Plants for acid soils that maybe you did not know
These plants for acid soils are great options to give color and variety to these types of gardens
There is a wide variety of plants for acid soils, which will only thrive at these pH levels and, therefore, are unable to grow on other types of substrates. If our garden does not have an acid soil, the plants that I will tell you next can grow them in pots, providing them with the appropriate substrate.
When we speak of acid soils, we refer to those substrates whose pH levels are less than 6. If you do not know what the pH of the soil is, I invite you to read this note.
A pH of 6.5, is a slightly acidic soil that is ideal for most plants, on the other hand, a pH of 5.5 or lower will be a very acidic soil, which is ideal for acidic acidophilous plants such as Rhododendrons and Heather Other plants could live well in this type of soil, but basophils will not support it.
Plants for acidic soils
The Pieris is a refined shrub, ideal for acid soils that are in the shade. The variety ‘Forest Flame’ has buds of fire red and white flowers.
We must locate it in the shade and never exceed the risks or fertilizers.
The cultivars of this heather are ideal for beds or for upholstering the ground. Its flowers appear in summer and can be red, pink, purple or white.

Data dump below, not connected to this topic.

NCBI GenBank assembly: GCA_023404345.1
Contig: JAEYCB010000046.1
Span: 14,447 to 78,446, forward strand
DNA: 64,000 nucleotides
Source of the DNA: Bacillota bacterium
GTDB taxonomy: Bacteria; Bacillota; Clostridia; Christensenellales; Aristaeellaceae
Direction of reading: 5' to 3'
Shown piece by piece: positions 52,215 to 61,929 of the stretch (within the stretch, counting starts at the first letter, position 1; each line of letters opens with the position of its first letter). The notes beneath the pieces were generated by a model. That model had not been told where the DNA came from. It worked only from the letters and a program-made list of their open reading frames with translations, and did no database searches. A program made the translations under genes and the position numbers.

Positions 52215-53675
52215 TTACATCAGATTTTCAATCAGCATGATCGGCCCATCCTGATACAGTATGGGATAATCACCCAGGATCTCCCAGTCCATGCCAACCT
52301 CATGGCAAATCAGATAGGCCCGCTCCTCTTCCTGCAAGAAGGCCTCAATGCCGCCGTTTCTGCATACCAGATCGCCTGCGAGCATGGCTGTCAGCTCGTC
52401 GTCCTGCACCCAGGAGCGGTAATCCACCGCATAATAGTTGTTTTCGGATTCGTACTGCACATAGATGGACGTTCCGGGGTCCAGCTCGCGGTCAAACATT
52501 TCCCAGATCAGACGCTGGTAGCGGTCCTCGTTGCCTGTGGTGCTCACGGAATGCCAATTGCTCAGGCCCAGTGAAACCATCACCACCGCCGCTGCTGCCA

It adapts both to areas of full sun and medium shade and likes moderate watering in spring and summer.
The camellia is a perennial and elegant shrub. In general, it has pink or red flowers, but there are varieties like the ‘Cornish Snow’ whose flowers are white.
Suitable for areas of partial sun or shade, always with a moist floor.
This is a small heather up to 60 cm high, with cultivars that bloom at different times of the year. We can find it with pink, purple or white flowers; some varieties have leafs in yellow tones.
They grow better in full sun, although it can be adapted to a partial shade and we must water it with rainwater or not calcareous.
This member of our list of plants for acid soils has the particularity that, during spring and summer, its arched branches produce compact shrubs full of cup-shaped flowers.
If the heat is not too excessive, it can be placed in full sun, otherwise, it is better in the shade; and the risks must be moderate.
Many varieties of this plant present attractive flowers at the end of winter. The most recognized and preferred by gardeners is usually the Hamamelis x intermedia ‘Pallida’.
It is a plant that does not resist drought, which requires moderate watering, especially in summer. To avoid problems it is better to place it in semi-shade unless the humidity is very high, in the latter case if it can be placed in full sun.